How to Save Money for Your Kids

Derek Notman |

Most parents want to give their kids the best financial start.  However, I’m sure parents are a little flummoxed when it comes to exploring the options and deciding what the best options are.


In this blog, I will be reviewing the pros and cons of six of the best savings options for your kids, so you can hopefully figure out which one is the right fit for your family.


  • 529 college savings plan
  • 529 prepaid tuition plan
  • Roth IRA
  • UGMA/UTMA account
  • Brokerage account
  • Savings account




If you know that college is an option for your child in the future, then paying for college or university tuition is the most common reason that parents want to save money for their kids.  One of your best options is a 529 college savings plan.


With a 529 plan, you make contributions and invest them in an array of options, such as mutual funds. Your money can be withdrawn tax-free when it’s used for qualified education expenses, such as tuition, fees, books, required equipment, as well as boarding.

Funds in a 529 plan can be used at any accredited school in the country, and even at some foreign institutions.  So, an example is, you could live in New York, participate in a Florida 529 saving plan, and use the money to pay for a school in California.  As you can see, it’s flexible and works for you.


As a bonus, you can spend up to $10,000 per year tax-free on elementary and secondary school expenses, according to the Tax Cuts and Jobs Act. That gives parents the flexibility to make withdrawals for tuition and other educational expenses for a younger child who attends a public, private, or religious school.


As there’s no restriction on annual income, everyone can use a 529 savings plan.  The maximum amount you can contribute each year varies on the chosen plan but could be over six figures per student!


The funds in a 529 plan belong to the owner and the account can have one designated beneficiary, that being the future student.  If wanting to save for more than one child, then you must open an account for each child.  You have the flexibility to change a 529 beneficiary to another member of the family or roll it over to another 529 plan without the tax implications.


Contact your financial advisor to sign up for a 529 – it does not matter if you contribute $10 or a $1000 a month – the aim is to sign up sooner and ensure that you’re able to pay for college tuition.


Pro: Due to all the benefits that come with a 529 plan, such as tax advantages, flexibility, and high contribution limits, this is a great account to save for education costs. Additionally, distributions receive favorable treatment as they're not factored as income in the calculation for the following year's financial aid eligibility.


Con: The main drawback is that using 529 funds for anything other than qualified education expenses, triggers income tax, plus potentially a 10% penalty.  So never contribute more to a 529 than you believe your child will need for the total of their education expenses.  Also, you can’t begin investing until your child is born and has a Social Security number.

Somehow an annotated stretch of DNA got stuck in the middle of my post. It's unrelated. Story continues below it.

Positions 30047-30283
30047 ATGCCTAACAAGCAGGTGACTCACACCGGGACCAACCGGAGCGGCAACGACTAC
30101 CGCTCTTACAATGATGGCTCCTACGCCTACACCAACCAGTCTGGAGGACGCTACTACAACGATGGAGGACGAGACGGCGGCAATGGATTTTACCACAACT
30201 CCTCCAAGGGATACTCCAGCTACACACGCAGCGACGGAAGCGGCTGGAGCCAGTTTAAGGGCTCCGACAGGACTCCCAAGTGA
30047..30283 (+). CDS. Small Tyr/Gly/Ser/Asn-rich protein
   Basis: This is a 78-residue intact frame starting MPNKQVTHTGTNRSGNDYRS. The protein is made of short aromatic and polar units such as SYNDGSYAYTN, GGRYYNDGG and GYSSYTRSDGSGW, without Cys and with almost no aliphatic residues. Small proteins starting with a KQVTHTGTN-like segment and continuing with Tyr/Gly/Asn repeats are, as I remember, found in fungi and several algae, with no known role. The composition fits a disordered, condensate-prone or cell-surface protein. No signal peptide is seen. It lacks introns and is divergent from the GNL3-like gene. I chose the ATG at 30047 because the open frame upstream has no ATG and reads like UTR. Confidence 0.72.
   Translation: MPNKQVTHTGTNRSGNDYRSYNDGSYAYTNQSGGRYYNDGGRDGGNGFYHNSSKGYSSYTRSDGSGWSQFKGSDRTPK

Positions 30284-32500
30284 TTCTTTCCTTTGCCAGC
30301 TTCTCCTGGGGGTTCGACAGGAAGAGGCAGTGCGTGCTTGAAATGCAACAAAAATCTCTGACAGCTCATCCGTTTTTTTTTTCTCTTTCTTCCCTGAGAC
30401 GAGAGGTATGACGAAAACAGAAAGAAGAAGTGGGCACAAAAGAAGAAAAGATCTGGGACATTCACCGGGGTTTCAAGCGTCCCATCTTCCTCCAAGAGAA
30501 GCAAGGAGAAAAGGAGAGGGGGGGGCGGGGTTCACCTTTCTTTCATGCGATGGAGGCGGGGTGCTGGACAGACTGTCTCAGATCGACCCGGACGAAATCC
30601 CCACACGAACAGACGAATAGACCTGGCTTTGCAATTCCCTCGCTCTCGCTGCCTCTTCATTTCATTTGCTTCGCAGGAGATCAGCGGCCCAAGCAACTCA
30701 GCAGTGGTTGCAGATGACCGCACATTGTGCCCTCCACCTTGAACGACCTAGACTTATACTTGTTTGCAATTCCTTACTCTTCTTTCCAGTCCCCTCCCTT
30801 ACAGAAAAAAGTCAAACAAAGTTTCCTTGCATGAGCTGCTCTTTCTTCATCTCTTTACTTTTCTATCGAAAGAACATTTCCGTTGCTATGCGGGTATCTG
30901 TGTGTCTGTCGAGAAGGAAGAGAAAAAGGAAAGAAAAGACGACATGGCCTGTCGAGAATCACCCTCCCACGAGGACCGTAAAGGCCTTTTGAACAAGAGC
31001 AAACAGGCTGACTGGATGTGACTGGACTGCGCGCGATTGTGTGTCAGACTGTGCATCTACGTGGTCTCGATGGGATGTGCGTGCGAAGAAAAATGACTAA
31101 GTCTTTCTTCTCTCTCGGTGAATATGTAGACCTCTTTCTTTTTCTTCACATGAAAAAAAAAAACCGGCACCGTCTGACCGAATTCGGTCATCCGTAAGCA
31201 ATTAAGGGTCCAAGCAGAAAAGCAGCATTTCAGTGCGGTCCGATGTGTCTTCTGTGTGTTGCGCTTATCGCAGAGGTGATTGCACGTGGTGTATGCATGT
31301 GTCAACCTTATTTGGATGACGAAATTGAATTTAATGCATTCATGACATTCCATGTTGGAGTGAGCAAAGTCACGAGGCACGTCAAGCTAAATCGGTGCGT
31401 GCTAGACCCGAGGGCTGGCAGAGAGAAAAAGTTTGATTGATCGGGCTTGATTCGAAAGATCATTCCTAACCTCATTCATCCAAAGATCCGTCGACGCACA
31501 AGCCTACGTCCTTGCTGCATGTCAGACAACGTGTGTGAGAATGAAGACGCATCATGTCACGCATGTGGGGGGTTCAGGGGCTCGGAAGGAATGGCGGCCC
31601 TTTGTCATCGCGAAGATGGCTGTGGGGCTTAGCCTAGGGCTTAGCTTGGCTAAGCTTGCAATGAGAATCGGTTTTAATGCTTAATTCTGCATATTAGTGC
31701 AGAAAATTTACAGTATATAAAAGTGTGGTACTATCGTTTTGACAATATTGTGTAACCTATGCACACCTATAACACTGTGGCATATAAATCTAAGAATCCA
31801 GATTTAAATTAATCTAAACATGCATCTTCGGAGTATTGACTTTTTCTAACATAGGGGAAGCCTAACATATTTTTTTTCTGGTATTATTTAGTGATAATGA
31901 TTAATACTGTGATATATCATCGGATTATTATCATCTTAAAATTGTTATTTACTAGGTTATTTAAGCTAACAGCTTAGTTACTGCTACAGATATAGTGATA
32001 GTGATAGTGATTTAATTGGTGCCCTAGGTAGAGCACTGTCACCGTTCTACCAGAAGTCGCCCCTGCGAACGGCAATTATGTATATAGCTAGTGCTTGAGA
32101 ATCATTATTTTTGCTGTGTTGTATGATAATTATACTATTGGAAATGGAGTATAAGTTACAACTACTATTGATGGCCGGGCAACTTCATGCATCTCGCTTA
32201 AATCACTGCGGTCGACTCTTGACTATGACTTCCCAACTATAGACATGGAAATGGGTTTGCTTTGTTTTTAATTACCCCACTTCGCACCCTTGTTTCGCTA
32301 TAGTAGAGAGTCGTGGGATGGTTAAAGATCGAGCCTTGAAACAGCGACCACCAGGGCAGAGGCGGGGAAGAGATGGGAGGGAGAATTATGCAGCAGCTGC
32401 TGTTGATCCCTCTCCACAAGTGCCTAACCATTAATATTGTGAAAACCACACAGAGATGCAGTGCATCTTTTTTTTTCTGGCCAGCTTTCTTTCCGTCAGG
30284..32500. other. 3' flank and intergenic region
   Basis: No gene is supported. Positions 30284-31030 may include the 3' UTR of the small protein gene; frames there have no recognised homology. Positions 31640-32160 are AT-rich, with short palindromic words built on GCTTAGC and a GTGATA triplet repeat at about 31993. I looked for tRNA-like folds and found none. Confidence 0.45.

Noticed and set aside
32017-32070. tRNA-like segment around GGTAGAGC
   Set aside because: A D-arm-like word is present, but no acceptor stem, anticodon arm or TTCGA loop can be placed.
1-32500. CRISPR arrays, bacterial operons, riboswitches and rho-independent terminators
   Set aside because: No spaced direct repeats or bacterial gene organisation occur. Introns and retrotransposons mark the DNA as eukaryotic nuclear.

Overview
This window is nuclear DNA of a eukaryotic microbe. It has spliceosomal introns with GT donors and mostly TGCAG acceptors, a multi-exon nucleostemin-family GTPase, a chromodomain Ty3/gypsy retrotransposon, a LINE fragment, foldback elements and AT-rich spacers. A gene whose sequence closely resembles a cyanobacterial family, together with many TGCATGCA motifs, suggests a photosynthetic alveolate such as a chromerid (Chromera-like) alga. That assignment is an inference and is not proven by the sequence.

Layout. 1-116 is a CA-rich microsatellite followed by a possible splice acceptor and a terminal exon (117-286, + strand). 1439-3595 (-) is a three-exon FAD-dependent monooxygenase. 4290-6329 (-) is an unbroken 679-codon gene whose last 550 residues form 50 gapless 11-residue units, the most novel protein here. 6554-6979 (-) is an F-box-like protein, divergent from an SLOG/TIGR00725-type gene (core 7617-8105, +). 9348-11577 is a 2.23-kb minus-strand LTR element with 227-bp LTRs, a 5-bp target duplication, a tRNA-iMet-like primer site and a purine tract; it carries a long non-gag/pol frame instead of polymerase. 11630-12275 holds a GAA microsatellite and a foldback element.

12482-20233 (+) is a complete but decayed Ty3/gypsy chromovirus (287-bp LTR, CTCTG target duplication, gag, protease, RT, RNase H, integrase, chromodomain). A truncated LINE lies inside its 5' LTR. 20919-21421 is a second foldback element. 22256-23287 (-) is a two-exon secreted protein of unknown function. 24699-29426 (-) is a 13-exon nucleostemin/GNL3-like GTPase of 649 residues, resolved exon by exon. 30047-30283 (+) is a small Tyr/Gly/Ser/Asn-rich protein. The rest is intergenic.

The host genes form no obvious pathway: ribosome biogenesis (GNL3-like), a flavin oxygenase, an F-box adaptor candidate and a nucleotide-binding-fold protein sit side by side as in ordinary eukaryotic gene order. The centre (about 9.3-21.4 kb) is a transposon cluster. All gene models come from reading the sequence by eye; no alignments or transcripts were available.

If the idea of setting aside money for your children’s education appeals to you, but you don’t want any investment risks, then think about the 529 prepaid tuition plan. These plans are offered by states or institutions but aren’t available in every state. The idea is that college costs rise year after year, so locking in future tuition at today’s rate can save money.

But what if your child wants to go to a different school? Funds in a prepaid plan may be withdrawn so you can use them at an out-of-state school or at a private college. You can also change plan beneficiaries at any time if you have another potential student in the family.


You can even have both a 529 prepaid plan and a 529 college savings plan for the same beneficiary. The prepaid account would pay for tuition and the savings plan could be for other expenses, such as boarding, books, stationery, and computer equipment.


Pro: A 529 prepaid tuition plan doesn’t require you to choose investments or deal with any stock market volatility. Also, it’s not a factor in the calculation for the following year's financial aid eligibility.


Con: One of the major downsides to a 529 prepaid plan is that if the beneficiary chooses an out-of-state school, you must pay the tuition difference out of pocket, and may not get the full value of the plan. Just like with a 529 savings plan, you must pay income tax plus a potential 10% penalty on funds spent on non-qualified expenses. And you must wait until your child is born and has a Social Security number to set him or her up as a plan beneficiary. 


If you’re not sure which option is best for your family, chat to your financial advisor about your options.




In my opinion, the Roth IRA (Individual Retirement Arrangement) is a great investment tool because it’s one of the best places to invest for the long-term. Not only does it give you tax-free money in retirement, but unlike other types of retirement accounts, you can spend it before retirement without having to pay taxes or an early withdrawal penalty if you do so according the specific IRS rules on withdrawals.


Contributions to a Roth IRA are not tax deductible, but you can invest them in a broad array of options, and withdrawals in retirement are completely tax free.  Additionally, since you pay tax upfront, you can withdraw original contributions at any time and for any reason, including a child’s education after the Roth IRA has been open for at least 5 years.


The great thing is, many people don’t realize that kids can have an IRA.  Parents can give their child a

financial head start by opening a Roth IRA in the child’s name.  An important fact to note is that a retirement account can never be owned jointly or owned for someone else.


For a minor to qualify for an IRA, they must have their own earned income. In other words, children only qualify to have an IRA if they have a part-time job or self-employment income. As a parent, you can make an IRA contribution on a child’s behalf, if the child’s income is legitimate.  If a child earned money during the tax year, either you or your child can contribute as much as they earned, up to the annual limit, which is currently $6,000 in 2019.  Please keep in mind that you can’t fund an IRA for an infant or a toddler who can’t legitimately earn income. So, it’s generally just an option for teenage kids.


If you have a very young child or a non-working child, another option is to fund your own Roth IRA and then take withdrawals from it later to pay for college expenses. There is an annual income limit to qualify for a Roth IRA, so if you’re a high-earner you may be prohibited from contributing to one.


If you’re not sure how to open a Roth IRA, get in touch with your financial advisor.


Pro: A Roth IRA offers flexible withdrawals of original contributions for college expenses, down payment on a home, or even for a business expansion. And unlike with a 529 plan, if you don’t end up needing some or all the money for college, you can simply leave it in a Roth IRA and use it for another reason or for retirement. Whether you or your child own the account, the balance is not counted in the calculation for financial aid.